3. Left Kidney
Humans have two kidneys that sit below the rib cage. The kidneys have a shape of a bean and the size of a fist. The left kidney is usually a little larger than the right kidney.
What does the kidney do?
The kidneys’ primary role is to maintain homeostasis meaning the kidneys manage fluid levels, electrolyte balance, and other factors that keep the internal part of the body consistent and comfortable.
The kidneys also serve a range of functions like:
- They remove several waste products and eliminates them in the urine. The two main compounds that the kidneys remove are urea (which results from the breakdown of proteins) and uric acid (which results from the breakdown of nucleic acids).
- They reabsorb nutrients from the blood and transport them to where they would best support health.
- The kidneys also reabsorb other products like glucose, sodium, amino acids, water, phosphate, chloride, magnesium, and potassium ions to help maintain homeostasis.
The kidneys have an intricate filtering system and each kidney have about 1 million filters called nephrons.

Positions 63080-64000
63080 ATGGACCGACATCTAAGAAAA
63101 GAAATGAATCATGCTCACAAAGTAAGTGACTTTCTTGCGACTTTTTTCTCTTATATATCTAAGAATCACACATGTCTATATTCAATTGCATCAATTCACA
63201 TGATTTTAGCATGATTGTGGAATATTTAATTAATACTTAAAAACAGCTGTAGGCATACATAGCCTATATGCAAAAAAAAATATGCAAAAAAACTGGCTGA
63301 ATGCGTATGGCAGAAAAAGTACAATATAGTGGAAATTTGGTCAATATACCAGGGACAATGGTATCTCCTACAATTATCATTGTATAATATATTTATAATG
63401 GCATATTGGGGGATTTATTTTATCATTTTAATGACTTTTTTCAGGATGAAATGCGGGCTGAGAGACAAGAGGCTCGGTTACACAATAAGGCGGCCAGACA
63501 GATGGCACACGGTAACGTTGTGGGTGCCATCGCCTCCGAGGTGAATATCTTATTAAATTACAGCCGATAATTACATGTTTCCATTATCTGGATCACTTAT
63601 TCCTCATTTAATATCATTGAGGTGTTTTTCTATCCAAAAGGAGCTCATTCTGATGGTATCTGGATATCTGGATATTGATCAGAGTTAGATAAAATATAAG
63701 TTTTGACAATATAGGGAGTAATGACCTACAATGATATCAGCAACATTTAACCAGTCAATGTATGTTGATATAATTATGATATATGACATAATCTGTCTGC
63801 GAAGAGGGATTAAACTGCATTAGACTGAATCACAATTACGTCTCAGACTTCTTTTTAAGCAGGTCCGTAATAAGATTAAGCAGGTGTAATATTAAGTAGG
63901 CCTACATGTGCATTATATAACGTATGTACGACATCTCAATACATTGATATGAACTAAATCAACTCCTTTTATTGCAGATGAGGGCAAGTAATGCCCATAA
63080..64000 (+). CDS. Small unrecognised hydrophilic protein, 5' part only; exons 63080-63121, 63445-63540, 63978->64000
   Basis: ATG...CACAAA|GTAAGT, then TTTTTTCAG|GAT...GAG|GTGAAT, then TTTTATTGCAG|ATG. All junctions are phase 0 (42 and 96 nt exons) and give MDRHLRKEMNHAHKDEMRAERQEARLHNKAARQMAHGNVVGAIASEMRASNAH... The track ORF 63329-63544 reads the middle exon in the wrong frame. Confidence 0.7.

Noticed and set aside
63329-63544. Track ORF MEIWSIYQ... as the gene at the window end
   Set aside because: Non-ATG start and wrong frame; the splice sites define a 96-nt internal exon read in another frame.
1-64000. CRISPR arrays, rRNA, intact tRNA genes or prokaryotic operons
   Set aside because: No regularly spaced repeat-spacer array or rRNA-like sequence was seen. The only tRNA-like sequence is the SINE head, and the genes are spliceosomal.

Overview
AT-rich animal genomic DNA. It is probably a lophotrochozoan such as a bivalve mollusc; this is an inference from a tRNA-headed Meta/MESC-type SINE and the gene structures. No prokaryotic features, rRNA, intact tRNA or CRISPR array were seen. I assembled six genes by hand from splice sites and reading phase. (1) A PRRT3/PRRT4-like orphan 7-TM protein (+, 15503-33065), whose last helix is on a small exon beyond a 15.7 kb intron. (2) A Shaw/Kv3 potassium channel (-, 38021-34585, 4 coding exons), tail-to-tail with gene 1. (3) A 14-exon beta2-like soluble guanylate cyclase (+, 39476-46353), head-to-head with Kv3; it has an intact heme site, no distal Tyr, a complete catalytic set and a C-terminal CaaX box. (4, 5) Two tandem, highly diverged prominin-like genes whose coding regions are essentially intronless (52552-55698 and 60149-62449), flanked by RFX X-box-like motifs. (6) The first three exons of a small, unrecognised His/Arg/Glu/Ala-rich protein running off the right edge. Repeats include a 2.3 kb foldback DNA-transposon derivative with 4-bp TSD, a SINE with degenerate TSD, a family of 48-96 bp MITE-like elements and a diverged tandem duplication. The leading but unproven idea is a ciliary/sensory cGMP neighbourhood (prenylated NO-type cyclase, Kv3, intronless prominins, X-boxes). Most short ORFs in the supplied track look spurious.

Each nephron is divided into two parts i.e. renal corpuscle containing the glomerulus and a tubule. The glomerulus filters the blood while the tubule removes waste products and returns important substance to the blood.
4. Left Adrenal Gland
The human body is made up of two adrenal glands located on top of each of the kidneys. They are part of the endocrine system.
The adrenal glands are small in size and are responsible for several hormone-related functions in your body.
What do adrenal glands do?
Each adrenal gland contains an outer adrenal cortex which is responsible for producing certain steroid hormones like aldosterone and cortisol.
Each adrenal gland also contains an inner adrenal medulla which produces numerous hormones such as adrenaline and noradrenaline.